Wednesday, November 18, 2015

Miguel Cotto vs. Saul Canelo Superfight Or Super Farce?

By Peter Silkov

It’s been billed as one of the year’s most anticipated showdowns, a real genuine ‘superfight’ from which it is hard top pick a clear winner.  Despite the initial good vibes that this clash seemed to provoke, the shine soon began to fade from it. First there was the long protracted negotiations between the two fighters, which at one point began to resemble the Floyd Mayweather Jr. vs. Manny Pacquiao debacle.  Eventually, both men agreed to the terms enough so that the fight could go ahead, but only after there was a ‘catch-weight’ clause pinned onto the fight that gave it a 155- pound weight limit.  With the fight supposedly being for Miguel Cotto’s 40(33koes)-4, WBC world middleweight championship, which has a 160-pound weight limit, the catch-weight clause was a contentious issue, how can both fighters contest the 160 title when the fight is made at 155 pounds. Sadly, it seems that the last vestige of integrity in boxing’s weight divisions is slipping away, if they are a big enough name, fighters can now change the weight limits of their division’s when it suits them.

It’s an irony that Saul Alvarez 45(32koes)-2-1, protests that he is not large enough to be considered a true middleweight, yet it is well known that by fight time he re-hydrates to well over 170 pounds. This is actually heavier than what Gennady Golovkin re-hydrates to in the last hours before fight time.

At least we know that, for his part, Cotto is indeed a small middleweight, although such things were simply shrugged off by boxers of previous eras.  The truth is that the real reason behind the 155-pound limit for this contest is that both men’s disinclination to get into the ring with WBO and WBA world middleweight titleholder Gennady Golovkin. The 155 ‘catchweight’ limit for Saturday’s fight is a convenient excuse for both men to use as to why they will not fight Golovkin.  'We are too small!' they are both trying to say, but the truth is that there is very little size difference between Cotto and GGG and in the case of Alvarez, if anything the Mexican is in truth the bigger man.  Alvarez certainly weighs as much, if not more, than Golovkin, when he enters the ring for his fights.  But it is precisely this size advantage that Alvarez has over most of his opponents, that makes him unwilling to face Golovkin.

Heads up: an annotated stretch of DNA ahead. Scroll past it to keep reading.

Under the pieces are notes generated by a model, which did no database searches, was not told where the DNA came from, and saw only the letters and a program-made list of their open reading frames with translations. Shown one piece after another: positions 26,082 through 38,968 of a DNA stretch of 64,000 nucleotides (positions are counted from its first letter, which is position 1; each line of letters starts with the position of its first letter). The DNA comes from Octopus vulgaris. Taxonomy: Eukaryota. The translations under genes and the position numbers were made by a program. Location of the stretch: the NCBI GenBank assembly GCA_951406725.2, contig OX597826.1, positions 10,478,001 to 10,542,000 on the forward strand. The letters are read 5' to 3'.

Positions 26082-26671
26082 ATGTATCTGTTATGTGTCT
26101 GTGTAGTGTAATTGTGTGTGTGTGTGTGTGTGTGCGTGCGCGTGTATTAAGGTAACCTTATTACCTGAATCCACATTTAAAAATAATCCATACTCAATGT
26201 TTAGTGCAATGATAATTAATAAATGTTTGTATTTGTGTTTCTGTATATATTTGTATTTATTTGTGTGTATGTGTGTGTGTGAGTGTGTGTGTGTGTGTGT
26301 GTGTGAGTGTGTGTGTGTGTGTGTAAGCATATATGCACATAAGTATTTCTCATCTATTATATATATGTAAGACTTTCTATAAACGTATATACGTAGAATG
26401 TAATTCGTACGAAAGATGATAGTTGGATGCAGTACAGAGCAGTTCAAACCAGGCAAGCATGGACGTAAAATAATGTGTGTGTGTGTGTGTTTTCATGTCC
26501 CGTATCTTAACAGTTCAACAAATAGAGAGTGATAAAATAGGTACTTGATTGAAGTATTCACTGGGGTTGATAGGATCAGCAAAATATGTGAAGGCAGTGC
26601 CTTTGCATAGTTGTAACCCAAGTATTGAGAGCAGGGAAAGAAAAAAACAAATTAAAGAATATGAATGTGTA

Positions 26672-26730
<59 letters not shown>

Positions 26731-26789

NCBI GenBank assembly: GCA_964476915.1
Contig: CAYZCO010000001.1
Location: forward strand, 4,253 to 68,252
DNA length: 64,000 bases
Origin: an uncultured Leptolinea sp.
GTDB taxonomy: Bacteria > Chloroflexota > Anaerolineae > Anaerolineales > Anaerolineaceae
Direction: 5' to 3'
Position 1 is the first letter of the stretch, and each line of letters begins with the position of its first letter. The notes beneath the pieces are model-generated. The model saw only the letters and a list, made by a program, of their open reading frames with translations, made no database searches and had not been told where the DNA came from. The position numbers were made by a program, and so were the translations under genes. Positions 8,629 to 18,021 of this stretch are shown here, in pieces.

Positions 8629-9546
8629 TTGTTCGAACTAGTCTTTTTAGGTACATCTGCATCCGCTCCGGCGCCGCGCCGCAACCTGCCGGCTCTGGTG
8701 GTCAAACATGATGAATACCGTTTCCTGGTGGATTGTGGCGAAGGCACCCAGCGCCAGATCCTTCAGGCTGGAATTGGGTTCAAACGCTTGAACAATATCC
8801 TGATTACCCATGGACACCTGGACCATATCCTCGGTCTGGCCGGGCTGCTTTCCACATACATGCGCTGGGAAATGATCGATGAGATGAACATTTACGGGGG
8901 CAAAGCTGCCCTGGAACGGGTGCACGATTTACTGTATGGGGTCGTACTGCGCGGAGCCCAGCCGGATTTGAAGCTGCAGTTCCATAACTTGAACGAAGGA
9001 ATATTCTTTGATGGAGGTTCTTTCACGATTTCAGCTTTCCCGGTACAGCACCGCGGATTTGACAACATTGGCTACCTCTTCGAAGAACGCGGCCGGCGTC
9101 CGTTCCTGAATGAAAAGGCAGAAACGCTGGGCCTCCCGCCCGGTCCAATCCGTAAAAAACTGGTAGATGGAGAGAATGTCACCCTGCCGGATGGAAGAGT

With GGG the interim WBC champion, and the number one challenger for the WBC title, it is perhaps not surprising that the general boxing public is inclined to be more interested in either Canelo or Cotto taking on the unbeaten Golovkin, than they are watching both men fighting each other.  It is interesting to note that, while Cotto vs. Canelo has generated interest, it has by no means proved to be the blockbusting sell out that some might have believed it would be. The reason for this could be that the fans are somewhat jaded and disenchanted by both men’s avoidance of Golovkin.